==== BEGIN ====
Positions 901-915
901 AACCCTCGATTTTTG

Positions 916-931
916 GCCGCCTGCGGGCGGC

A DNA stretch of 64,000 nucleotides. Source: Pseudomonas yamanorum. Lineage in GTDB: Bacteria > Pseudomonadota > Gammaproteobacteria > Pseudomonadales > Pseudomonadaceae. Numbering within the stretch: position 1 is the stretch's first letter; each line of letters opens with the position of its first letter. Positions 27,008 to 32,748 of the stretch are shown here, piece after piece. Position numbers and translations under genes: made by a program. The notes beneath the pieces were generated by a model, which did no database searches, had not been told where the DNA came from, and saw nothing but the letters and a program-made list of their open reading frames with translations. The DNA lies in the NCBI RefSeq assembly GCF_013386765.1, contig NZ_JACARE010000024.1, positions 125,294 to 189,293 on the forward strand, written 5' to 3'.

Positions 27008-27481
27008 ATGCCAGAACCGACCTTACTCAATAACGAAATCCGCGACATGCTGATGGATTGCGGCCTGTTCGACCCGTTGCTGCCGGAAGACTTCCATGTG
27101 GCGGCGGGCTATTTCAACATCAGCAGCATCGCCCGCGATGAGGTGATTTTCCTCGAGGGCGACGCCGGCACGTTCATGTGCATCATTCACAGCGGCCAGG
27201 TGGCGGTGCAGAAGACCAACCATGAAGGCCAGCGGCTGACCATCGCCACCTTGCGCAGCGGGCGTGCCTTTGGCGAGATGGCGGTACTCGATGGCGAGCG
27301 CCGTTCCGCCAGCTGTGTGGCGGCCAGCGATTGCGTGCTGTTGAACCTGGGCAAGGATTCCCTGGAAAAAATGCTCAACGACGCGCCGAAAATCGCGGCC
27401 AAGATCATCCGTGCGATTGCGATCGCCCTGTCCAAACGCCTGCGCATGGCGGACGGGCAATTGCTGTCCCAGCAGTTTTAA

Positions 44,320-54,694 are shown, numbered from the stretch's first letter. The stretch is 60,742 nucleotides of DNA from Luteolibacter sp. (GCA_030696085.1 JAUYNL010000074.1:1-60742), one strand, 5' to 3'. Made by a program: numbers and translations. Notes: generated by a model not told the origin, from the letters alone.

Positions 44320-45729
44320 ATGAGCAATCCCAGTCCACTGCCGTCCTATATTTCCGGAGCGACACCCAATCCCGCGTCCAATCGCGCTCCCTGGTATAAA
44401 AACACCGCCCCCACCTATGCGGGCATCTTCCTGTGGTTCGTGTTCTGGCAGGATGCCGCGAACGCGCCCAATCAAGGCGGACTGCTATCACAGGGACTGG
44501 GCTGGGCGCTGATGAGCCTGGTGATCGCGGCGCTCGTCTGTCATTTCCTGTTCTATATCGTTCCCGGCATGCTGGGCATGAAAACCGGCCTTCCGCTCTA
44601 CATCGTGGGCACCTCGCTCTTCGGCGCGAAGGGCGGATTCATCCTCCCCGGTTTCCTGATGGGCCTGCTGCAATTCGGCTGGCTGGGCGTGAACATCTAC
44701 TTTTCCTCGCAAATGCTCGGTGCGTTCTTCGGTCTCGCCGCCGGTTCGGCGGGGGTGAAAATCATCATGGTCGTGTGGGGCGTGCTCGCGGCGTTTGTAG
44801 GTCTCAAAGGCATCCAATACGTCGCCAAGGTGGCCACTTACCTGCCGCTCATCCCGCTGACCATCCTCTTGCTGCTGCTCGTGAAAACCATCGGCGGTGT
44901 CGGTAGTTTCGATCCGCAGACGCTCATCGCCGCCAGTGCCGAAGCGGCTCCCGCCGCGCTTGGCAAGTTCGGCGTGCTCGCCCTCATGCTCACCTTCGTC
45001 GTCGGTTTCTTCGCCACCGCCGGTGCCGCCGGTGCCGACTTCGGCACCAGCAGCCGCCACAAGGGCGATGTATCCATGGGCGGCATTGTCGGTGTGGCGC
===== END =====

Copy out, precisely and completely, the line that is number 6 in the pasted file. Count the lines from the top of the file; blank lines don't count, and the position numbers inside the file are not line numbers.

Positions 27008-27481